Getting a diagnosis for a medical condition and starting on a new medication to help treat it can be stressful enough. But, also noticing hair loss at the same time can make the situation even worse.
There are some anecdotal reports of hair loss after starting on Metformin for treating type 2 diabetes. But, are these reports signifying that the medication itself may lead to hair loss, or are there other factors to consider here?
It is important to never stop any of your prescribed medications on a hunch or a whim, and you need to always talk to your doctor about any concerns you may have before taking matters into your own hands.
Below, we will review what we know so far about metformin and hair loss, including reports of hair loss while taking this medication, any studies that show a correlation, the potential for the underlying conditions causing hair loss, and just how diabetes itself can affect your hair.
After a review of the literature, there is one case report of one 69-year-old man with type 2 diabetes who developed the loss of his eyebrows and eyelashes while being on Metformin as well as another diabetes medication, Sitagliptin, for 4 months. While the report is startling, it is important to consider that this is just 1 case, and that the man was on multiple medications at the time. Ultimately, this is not a clear-cut case of hair loss being tied to Metformin.
There are also occasional anecdotal reports of people experiencing hair loss while using Metformin that can be found in various online forums. But, with how common hair loss can be for a number of reasons, as well as the potential for hair loss due to the condition itself, it is important to take anecdotal reports with a grain of salt.
When reviewing the detailed prescribing information for Metformin medications, there is no mention of hair loss under the potential adverse effects, clinical trial reports, or postmarketing reports sections.
Currently, there are no high-powered, controlled studies showing a correlation between the use of the medication Metformin and hair loss due to this active ingredient.
However, there is some evidence that Metformin use can lead to lowered vitamin B12 levels. In this study, participants using 850mg Metformin twice daily had low B12 levels more often than participants taking a placebo medication after 5 years of usage.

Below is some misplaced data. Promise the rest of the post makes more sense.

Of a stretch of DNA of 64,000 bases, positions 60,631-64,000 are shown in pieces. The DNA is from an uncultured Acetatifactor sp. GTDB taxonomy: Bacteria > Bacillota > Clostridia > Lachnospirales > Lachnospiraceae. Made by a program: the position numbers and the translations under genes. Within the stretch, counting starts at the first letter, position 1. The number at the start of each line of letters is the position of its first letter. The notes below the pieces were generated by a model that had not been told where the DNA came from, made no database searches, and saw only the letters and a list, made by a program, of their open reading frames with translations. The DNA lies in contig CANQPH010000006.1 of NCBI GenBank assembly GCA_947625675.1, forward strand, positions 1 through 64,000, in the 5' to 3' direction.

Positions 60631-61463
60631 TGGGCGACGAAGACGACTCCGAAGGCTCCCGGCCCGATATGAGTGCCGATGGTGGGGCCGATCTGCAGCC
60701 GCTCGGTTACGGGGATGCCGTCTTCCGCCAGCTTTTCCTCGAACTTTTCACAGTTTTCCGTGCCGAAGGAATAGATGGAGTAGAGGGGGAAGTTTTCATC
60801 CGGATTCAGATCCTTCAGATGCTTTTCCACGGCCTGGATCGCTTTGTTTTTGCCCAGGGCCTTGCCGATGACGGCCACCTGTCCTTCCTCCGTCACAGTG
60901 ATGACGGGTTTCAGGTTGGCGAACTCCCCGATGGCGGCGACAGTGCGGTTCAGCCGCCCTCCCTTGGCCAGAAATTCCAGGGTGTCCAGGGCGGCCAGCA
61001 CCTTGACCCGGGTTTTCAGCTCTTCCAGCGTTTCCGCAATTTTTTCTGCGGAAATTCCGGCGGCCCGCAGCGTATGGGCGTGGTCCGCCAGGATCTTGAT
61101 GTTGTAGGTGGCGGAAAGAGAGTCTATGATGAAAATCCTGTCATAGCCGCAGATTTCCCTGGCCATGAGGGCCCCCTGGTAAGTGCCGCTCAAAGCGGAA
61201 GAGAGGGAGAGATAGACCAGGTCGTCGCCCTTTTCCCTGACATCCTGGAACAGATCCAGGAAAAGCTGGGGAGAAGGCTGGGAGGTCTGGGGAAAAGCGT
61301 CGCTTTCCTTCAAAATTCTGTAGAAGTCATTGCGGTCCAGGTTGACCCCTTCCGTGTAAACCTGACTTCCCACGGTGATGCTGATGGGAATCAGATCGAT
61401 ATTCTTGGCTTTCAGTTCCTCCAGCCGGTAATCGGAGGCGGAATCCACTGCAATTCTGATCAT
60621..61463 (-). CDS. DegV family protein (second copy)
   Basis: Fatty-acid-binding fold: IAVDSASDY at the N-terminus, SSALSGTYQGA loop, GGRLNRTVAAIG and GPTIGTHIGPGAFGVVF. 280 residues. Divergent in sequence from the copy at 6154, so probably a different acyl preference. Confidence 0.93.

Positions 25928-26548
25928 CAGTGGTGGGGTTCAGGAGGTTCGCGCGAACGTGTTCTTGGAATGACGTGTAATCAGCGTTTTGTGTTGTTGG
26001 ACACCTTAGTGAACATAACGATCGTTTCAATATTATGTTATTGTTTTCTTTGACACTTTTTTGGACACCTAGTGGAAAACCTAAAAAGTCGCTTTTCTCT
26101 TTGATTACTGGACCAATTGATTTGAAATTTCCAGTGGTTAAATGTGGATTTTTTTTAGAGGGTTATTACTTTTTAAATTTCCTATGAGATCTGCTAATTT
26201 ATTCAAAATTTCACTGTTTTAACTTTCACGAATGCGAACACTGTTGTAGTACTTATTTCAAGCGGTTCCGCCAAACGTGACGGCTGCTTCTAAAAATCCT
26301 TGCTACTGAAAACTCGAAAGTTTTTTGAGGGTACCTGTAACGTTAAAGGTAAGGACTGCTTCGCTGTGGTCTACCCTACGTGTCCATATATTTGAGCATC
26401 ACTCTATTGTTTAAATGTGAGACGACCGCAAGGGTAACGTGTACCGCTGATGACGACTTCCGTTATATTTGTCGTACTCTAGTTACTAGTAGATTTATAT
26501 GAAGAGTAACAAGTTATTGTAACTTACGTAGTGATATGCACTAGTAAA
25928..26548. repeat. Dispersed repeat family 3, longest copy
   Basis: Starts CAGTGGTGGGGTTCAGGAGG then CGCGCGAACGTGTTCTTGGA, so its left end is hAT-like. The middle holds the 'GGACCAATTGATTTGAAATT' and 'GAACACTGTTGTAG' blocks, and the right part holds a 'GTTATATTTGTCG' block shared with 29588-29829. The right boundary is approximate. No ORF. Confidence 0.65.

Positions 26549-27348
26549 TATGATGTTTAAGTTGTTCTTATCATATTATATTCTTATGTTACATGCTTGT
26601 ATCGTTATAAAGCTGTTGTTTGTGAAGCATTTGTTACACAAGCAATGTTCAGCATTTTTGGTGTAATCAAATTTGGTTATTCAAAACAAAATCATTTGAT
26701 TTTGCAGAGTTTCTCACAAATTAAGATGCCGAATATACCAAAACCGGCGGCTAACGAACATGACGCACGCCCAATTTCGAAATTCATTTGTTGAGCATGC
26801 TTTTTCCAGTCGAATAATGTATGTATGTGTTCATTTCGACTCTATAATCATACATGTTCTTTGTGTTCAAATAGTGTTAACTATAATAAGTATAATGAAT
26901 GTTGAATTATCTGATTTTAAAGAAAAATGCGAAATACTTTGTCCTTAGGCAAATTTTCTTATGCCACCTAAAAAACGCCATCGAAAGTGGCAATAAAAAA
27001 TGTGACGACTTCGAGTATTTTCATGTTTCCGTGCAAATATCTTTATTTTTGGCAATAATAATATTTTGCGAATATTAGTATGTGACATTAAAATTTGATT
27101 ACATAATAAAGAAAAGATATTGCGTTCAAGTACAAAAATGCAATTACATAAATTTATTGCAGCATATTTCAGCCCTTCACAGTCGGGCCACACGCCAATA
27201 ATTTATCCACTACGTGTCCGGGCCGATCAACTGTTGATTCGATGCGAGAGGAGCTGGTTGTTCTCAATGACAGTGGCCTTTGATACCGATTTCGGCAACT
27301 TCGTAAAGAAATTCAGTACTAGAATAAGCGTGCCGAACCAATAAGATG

Since there may be a connection between a Vitamin B12 deficiency and hair loss, it is worth making sure that your levels are kept within normal ranges with your diet or supplementation if you are concerned about your hair. Luckily, vitamin B12 deficiencies can normally be readily corrected through diet, supplementation, or shots, and this alone should not be a reason to stop using or avoiding Metformin treatment.
If you are using Metformin to help treat your Diabetes or PCOS (the two most common uses for this medication), it is important to realize that these conditions themselves are well known for potentially causing hair loss.
Metformin is a common first-line treatment for both type 2 diabetes and PCOS, and may be started right around the same time that you are first diagnosed. For this reason, it is possible to see how hair loss occurring around this time as well could be erroneously tied to the new medication, while in reality, it may be due to the underlying disease state.
Another thing to consider is the large amount of stress that can come along with a new diagnosis of diabetes or PCOS, which could be contributing to negative hair effects.
Some people may not realize the connection between a disease that has to do with blood sugar levels and your hair. But, there could be a few different connections here.
High blood sugar levels can damage your blood vessels over time, making them less effective at carrying oxygen and nutrients to tissues. Commonly, it can be the smaller vessels that are negatively affected first, including the vessels in your scalp which feed your hair follicles. Eventually, this may lead to increased hair shedding, an acceleration of hereditary hair loss patterns, or slowed growth.
In addition, poorly controlled diabetes can be stressful on your body, leading to increased cortisol levels or worsening of related conditions. Together, this could play a role in increased shedding or accelerated hair loss.
If you are taking Metformin for diabetes or PCOS and you are experiencing hair loss, it is more likely that the hair loss is stemming from these conditions over the Metformin treatment.
By helping to improve the underlying condition by following lifestyle recommendations and taking your medications as prescribed, you may be able to see hair improvements.
There is some evidence that Metformin may lead to lowered vitamin B12 levels over time, which could lead to increased hair loss in the case of a deficiency. However, this can be closely monitored by your doctor and easily treated by consuming more B12 in your diet, or through supplementation.
Do not ever change or stop your medications without consulting with your doctor first.
If you are experiencing hair loss, it is possible that you are dealing with male pattern or female pattern hair loss. These conditions are also referred to as androgenetic alopecia and this is the most common cause of hair loss in both genders.
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If you are interested in seeing if a prescription hair loss treatment is a good route for you, you can have a free online questionnaire and image-based telemedicine consultation with our U.S. licensed doctors today.
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